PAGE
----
The patient was started on 1 gm methylprednisolone, administered intravenously daily over three days. There was a rapid clinical response. He was switched over to oral prednisone starting at 1 mg/kg daily, with a slow taper. He came back for his routine check up after three weeks and had experienced significant resolution of symptoms.


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Figure 1: Left sided LMN facial palsy in the patient with Hashimoto's encephalopathy.



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Figure 2: CT scan of brain showing no detectable abnormality in this patient.



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Figure 3: MRI scan of brain showing no detectable abnormality in this patient.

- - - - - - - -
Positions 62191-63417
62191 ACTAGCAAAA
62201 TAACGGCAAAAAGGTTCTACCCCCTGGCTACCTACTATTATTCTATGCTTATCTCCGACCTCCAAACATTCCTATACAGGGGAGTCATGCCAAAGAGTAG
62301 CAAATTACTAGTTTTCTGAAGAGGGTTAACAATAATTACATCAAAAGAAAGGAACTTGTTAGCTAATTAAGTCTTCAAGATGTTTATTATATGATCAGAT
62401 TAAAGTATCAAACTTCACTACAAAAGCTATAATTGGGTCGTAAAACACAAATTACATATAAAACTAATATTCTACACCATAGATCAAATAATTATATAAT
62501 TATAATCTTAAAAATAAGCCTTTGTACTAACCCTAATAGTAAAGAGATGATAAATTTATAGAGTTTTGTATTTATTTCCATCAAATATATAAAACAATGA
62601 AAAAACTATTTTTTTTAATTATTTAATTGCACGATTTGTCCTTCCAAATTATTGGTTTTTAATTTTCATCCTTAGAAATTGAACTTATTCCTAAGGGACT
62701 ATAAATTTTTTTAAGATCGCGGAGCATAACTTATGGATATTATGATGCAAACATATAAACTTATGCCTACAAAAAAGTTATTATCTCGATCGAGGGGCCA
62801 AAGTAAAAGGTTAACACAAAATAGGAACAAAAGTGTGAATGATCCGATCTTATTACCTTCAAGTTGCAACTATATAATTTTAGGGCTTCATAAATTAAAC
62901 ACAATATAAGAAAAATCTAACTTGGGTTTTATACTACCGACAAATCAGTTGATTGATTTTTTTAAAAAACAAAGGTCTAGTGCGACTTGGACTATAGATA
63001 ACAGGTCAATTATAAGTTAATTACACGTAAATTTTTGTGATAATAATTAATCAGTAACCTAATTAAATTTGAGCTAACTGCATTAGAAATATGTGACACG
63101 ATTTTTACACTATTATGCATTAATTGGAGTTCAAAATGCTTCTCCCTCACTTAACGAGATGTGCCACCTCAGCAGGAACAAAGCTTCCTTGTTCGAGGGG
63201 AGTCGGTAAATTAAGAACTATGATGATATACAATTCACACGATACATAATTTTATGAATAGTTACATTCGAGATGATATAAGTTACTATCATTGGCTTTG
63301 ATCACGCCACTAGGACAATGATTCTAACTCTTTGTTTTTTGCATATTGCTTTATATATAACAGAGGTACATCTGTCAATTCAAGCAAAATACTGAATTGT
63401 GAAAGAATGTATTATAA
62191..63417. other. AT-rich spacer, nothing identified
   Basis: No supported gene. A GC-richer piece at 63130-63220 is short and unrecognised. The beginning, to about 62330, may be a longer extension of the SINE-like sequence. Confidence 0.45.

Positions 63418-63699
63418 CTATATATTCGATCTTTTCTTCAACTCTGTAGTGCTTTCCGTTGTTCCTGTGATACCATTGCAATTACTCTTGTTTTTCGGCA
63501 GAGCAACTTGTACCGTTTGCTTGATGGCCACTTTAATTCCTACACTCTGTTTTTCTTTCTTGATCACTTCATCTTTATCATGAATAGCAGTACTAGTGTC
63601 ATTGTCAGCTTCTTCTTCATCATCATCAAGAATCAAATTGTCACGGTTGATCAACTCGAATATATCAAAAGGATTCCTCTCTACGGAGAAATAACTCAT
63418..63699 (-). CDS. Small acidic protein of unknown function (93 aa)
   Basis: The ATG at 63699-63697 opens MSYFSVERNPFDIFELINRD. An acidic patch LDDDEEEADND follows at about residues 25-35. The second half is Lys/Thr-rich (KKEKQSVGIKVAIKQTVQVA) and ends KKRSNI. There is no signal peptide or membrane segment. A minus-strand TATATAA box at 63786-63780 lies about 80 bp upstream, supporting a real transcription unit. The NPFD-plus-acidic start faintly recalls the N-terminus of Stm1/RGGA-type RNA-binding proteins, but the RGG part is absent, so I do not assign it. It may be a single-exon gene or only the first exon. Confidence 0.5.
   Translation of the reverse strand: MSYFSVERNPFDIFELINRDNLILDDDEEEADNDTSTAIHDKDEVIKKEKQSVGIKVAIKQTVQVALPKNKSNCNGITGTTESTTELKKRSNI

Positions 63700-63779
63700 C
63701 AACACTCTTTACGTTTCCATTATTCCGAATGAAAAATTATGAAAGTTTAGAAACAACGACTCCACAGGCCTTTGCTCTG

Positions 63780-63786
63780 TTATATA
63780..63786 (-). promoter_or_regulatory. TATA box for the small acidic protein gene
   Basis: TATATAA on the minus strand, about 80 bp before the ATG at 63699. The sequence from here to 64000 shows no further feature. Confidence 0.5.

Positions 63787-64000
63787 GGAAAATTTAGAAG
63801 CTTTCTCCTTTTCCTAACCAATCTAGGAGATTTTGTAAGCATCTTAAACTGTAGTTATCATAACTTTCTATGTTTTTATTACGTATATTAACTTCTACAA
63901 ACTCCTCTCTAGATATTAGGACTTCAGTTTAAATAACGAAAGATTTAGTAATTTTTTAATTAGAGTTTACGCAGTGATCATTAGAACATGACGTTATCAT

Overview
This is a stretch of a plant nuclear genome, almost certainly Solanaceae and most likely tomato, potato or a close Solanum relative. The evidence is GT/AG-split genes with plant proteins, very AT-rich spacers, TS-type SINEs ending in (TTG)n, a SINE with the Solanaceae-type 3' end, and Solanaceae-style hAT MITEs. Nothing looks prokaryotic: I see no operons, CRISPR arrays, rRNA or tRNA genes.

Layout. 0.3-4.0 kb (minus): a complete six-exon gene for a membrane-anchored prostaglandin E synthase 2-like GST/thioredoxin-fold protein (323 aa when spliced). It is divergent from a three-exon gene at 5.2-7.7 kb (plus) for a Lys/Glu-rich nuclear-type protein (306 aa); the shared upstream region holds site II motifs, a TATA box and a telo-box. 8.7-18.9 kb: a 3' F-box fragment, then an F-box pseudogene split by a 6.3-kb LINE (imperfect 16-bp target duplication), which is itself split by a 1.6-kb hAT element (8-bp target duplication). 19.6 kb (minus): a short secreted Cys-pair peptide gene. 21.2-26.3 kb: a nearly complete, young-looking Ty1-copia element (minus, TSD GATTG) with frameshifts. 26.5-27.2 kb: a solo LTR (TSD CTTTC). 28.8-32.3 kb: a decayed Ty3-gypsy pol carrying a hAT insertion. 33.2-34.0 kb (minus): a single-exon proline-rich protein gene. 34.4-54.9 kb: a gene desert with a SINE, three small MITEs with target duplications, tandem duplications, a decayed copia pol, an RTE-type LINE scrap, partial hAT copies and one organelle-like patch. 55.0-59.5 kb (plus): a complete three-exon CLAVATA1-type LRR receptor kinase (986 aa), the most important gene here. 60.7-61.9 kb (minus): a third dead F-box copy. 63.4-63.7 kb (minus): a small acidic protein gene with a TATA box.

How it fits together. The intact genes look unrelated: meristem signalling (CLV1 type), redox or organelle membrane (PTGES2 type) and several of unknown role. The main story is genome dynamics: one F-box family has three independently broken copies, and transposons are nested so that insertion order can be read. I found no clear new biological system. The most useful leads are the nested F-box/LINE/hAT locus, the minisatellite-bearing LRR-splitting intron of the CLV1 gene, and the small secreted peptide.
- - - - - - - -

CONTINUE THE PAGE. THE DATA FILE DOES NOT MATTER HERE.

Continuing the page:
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Figure 4: FNAC with histopathological examination from thyroid gland nodule suggestive of lymphocytic autoimmune thyroiditis.



Discussion

Hashimoto's encephalopathy is an unusual neurologic disorder whose etiology, pathogenesis and histologic characteristics are unclear. A systematic review published in 2003 [1] reported only 85 well-documented cases in the literature; however, this syndrome may be underrecognized. A hospital-based epidemiologic study of neurologic symptoms consistent with HE estimated its prevalence to be about 2.1/100,000. [4] The disorder occurs more frequently between age 44–46 years, with a female-to-male ratio of 4:1. [1, 5].